Saturday, November 28, 2015 very thankful.

"It is not what we have, but who we have in our lives that counts."

Siyajabula libuya ekhaya! (We are happy to return home!) after what has been a great close of integration and a wonderful international Thanksgiving! This past week has been both fruitful and rewarding in many different aspects and we are so very thankful for all that we have been blessed with here in Swaziland! Earlier this week on Monday, we had our first project/projects presentation to 27 caregivers at SOS. The caregivers work with SOS’s Family-Strengthening Program in three local communities taking care of vulnerable children. Our presentation was about sustainability and income-generating projects including permagardening and making your own aloe lotion. The presentation took almost two and a half hours because the caregivers were very involved and asked great questions throughout. At the end, we had dedicated sign-up sheets for each of the six topics we had given an overview of and all of the caregivers signed up for one or more practicum-based training programs for each of the subjects! We were amazed and thrilled by the response and are very happy/thankful that we will soon be very busy with community training efforts! 

On Tuesday we left for All-Volunteer Training in Matsapha. Basically the Peace Corps brings all the volunteers together and we listen to programming, medical, administrative, and other updates. The best part of it all was Thursday, Thanksgiving, morning we had a mini TedTalks session where 18 volunteers gave short presentations on project successes and other helpful topics. From there we left for our county director’s house in Mbabane for a Thanksgiving feast, and what a feast it was! There were over a hundred people there and we actually had leftovers of nearly everything. It was a very impressive spread. Everyone ate and drank and shared in the merriment of our Peace Corps family. Afterwards, we had a chance to thank and wish our country director luck as he leaves us to be the country director of Morocco on December 14th. Our new director arrives in early December. Once all the goodbyes were said Grace and I and several other G13 PCVs celebrated the end of integration by spending a couple nights at Lidwala's Lodge in the Ezulwini Valley. For those of you who don't know, during integration we aren't allowed to spend more than one night away from site a month, so at the end of integration it's a bit like the leash coming off…everyone is ready to explore more of the country! 

Anyways, we had a great night Thursday calling home and and enjoying more time with friends. Friday morning we got up early and a large group of us went for a hike up Sheba’s Breast, a mountain that happens to be in Lidwala's backyard. The hike was incredibly steep and a bit sketchy at times but the view from the top was incredible! It was cloudy and a bit wet out which reminded us of the mountains and hills in Ireland and Scotland. We had a blast at the top enjoying some snacks and playing around on the boulders that dot the ridge line. We got a bit cold at the top though (yea crazy huh?) and descended quickly for hot showers and a short walk to The Gables shopping complex where Mugg&Bean has free refills on coffee! We had a group lunch and then returned to Lidwala's to hang out and enjoy our celebratory 2nd night out!

All in all it’s been a great week and a great holiday. We want everyone, family and friends alike, to know how thankful we are for your support. We love and miss you all dearly! We’re also extraordinarily thankful to have landed in such a beautiful country and to have found welcoming, new family and friends here. We’re just starting to realize how blessed we are to have a network of love and support on two different sides of the world, siyabonga bonkhe kakhulu! Thank you all very much!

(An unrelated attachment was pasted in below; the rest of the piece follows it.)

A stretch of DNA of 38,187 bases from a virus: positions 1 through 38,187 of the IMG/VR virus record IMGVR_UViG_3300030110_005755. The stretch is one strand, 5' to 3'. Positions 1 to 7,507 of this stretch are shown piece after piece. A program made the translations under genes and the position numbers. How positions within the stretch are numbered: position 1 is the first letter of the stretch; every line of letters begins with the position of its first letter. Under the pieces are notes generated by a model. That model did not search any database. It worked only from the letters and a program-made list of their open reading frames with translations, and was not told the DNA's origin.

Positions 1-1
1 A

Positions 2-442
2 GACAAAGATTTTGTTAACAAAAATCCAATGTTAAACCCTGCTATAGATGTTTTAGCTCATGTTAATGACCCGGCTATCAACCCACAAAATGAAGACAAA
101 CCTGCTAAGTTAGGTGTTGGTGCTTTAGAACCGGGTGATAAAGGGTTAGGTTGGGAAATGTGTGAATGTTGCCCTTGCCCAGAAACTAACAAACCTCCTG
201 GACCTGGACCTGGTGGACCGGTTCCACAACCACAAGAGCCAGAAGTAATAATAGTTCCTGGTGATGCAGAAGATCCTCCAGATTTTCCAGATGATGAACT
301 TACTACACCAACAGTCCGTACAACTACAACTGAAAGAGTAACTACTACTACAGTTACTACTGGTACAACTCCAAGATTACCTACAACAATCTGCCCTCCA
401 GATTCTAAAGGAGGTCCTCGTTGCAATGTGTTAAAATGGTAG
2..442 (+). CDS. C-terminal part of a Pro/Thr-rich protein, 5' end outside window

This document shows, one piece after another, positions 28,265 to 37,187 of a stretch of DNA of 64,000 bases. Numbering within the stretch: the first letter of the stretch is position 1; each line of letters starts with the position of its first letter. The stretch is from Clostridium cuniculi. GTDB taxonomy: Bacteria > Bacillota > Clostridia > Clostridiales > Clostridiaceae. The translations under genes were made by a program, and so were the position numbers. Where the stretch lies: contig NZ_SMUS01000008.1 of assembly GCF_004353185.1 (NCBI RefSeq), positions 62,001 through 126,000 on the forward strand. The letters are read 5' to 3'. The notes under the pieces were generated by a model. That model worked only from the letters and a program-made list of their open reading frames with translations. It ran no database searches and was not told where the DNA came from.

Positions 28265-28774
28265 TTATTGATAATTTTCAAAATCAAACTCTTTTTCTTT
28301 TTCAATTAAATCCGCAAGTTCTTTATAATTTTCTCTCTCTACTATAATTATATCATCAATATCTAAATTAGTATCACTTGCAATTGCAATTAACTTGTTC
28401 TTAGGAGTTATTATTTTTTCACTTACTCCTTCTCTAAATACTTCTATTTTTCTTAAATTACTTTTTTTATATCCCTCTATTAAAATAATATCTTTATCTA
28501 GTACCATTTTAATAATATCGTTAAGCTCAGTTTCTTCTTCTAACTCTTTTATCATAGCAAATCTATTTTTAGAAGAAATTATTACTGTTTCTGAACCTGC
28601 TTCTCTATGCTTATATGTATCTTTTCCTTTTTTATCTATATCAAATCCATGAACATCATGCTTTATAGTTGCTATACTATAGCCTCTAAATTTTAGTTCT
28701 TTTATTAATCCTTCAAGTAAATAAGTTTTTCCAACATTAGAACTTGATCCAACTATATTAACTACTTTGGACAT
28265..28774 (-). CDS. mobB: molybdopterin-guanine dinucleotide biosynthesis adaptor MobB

Thursday, November 19, 2015

...pulls a 9 to 5.

"We pretend to work because they pretend to pay us." -Unknown

I feel better with a plan. I always have and I probably always will. My husband is a nice man. He always has been and he probably always will be. It was easy to convince him to attempt a "9 to 5" work week because well, like I said he is nice and I feel better with a plan. The idea behind "9 to 5" was heavily due to the lack of structure in our days, easily leading to boredom, annoyance, and more sleeping and movies than should be allowed. We decided to make a todo list per day. Now the list was pretty open to most any activity, but things such as laundry, working out, cleaning, and watering the garden were personal time items. In the real "9 to 5" world you can't do those things - and this was a real "9 to 5" effort! We did include grocery shopping, tutoring, and crafts... We had to fluff our activities some to get through the day! So now that you get the idea, here is our weekly review.

Sunday: While Sunday doesn't count towards our work week, it was eventful. Sean killed a spitting cobra in the garden. It was a baby (Sean says juvenile) but nonetheless it was the first snake encounter in Swaziland. Church took a great amount of our time (fist pump!) lasting three hours instead of the usual two. That's Sunday for you. 

Monday: "9 to 5" began with working on a presentation for SOS regarding the summer (summer being December - I confusing) program we aim to lead with the community youth. The program focuses on life skills, specifically HIV/AIDS, risky behaviors, healthy relationships, and gender equality. Sounds pretty school-like until you add the twist of basketball! All of the subjects will be taught while teaching the sport of basketball. Grocery shopping happened here too along with redoing our waste water buckets, researching NGOs and an hour of language with our sisi. At 5:00 we even had items to roll over to Tuesday, successful 9 to 5 completed!